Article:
From the Catechism of the Catholic Church: The message of the Last Judgment calls men to conversion while God is still giving them "the acceptable time . . . the day of salvation." It inspires a holy fear of God . . . . (paragraph 1041)
Choose for yourselves today whom you will serve. (Joshua 24:15)
Exhaustion swept over me. It had been a long day at Disneyland with my young children, and I looked forward to plopping into bed at our motel room down the street. As we stood on the corner waiting for the light to change, a red convertible raced passed us and someone on the passenger side shot at me from a high-pressure water rifle. I looked up in time to hear my assailant shout, "Bang, Bang. You’re dead."
It happened so quickly I never had time to think about ducking for cover and protecting my kids. For a moment I stood motionless and incredulous. Did that really happen? Did he really shoot me? I looked at my shirt. Yes, he did. I'm soaked.
Several emotions suddenly swelled within me. None were very kind. I clenched my fists and glared at the tail lights disappearing into the collage of vehicles now at the other end of the block. I considered giving chase, but realized I'd never outrun them, and besides, I didn't know what I would have done if I caught up with the guy – or what he might have further done to me if I had. So I stood there, fuming and frustrated - until the full weight of what could have happened settled over me. When it did, anger gave way to fear. My shirt could be saturated with my blood instead of water. I rubbed my hand across my chest. I could be lying dead on the pavement.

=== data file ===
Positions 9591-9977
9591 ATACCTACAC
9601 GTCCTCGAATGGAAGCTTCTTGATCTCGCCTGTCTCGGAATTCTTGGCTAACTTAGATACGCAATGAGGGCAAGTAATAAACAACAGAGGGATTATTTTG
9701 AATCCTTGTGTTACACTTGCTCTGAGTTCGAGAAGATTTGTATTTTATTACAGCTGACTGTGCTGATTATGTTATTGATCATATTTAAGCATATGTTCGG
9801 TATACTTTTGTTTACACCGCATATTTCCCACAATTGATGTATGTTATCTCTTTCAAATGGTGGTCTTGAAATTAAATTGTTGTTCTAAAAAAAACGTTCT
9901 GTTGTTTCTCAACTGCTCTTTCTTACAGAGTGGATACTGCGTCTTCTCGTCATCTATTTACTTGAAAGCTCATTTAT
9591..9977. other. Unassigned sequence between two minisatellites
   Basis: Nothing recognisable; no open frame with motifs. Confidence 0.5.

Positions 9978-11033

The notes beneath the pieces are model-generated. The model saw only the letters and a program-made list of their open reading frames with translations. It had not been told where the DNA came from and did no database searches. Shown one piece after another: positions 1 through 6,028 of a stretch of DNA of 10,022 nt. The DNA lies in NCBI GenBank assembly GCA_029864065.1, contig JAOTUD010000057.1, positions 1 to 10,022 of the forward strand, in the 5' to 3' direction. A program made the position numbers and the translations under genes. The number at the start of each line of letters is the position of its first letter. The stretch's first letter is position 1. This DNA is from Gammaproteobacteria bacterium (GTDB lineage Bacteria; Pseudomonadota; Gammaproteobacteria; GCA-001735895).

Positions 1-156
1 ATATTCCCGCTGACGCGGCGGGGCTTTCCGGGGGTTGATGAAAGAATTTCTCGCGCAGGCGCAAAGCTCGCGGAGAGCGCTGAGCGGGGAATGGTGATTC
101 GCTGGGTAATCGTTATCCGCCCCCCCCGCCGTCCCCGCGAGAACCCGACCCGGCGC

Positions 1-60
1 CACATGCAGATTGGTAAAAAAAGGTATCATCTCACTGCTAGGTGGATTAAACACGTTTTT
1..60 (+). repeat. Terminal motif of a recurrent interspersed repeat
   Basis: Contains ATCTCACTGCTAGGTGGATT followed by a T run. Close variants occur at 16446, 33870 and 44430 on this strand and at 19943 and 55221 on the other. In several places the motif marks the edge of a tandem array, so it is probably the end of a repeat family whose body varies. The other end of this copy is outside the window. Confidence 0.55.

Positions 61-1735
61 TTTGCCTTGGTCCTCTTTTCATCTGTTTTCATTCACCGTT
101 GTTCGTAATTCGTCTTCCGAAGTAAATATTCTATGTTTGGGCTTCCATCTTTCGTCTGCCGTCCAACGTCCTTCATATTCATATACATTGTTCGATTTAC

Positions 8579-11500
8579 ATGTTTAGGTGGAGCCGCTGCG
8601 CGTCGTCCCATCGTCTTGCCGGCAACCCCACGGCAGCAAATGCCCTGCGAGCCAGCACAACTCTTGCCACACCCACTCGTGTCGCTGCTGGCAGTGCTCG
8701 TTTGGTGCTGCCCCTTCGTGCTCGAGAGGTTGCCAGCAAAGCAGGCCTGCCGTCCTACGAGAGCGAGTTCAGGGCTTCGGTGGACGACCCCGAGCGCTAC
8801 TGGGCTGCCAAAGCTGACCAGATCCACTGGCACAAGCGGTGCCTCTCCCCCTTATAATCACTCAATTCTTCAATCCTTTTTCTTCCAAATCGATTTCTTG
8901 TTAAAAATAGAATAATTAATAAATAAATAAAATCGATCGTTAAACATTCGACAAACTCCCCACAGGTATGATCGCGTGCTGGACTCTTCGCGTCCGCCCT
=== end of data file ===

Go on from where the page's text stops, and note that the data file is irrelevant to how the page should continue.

And then, inexplicably, as I stood there on the corner, the oddest sense of peace settled over me. No, “peace” does not faithfully describe the emotion that flooded into my mind. Comfort is a better word. Or maybe assurance.
Let me explain.
Many years ago I made a disturbing discovery about myself. Through a series of unhappy events I came face to face with the truth that my life was a cacophony of excuses and lies, of tragic rebellion, selfishness, and arrogance. I cringed at who I really was and how many people I had hurt.
However, at the same time I made another discovery. Despite my sin, God loved me. Despite my willful defiance, God offered me forgiveness. Despite my rebellion He offered me a new relationship - as of a son with a Father. All I had to do was take the first step and repent – apologize to Him for my many sin – ask Him to forgive me, and invite Jesus Christ to be Lord of my life. I could hardly believe it all could be true.
But it was.
In December 1972 I took that step, and God opened for me the floodgates of His love. I knew instinctively and intuitively He’d forgiven me for every terrible thing I’d ever done. In that single moment He wiped the slate of my past absolutely clean, adopted me into His great Family and made me His child. He promised I would never be alone in my heartaches because He would be with me wherever I am and through whatever I must endure. But perhaps best of all, He gave me His unalterable oath that when my life on earth is over, I will live with Him in His eternal kingdom.
It’s been said, "Life is fragile, handle with prayer." God used a street corner “wet-down” to sharpen my focus. A drive-by shooting, an accidental fall . . . death can strike in an instant. I am grateful to Him that I do not have to worry about making last-moment decisions about eternity.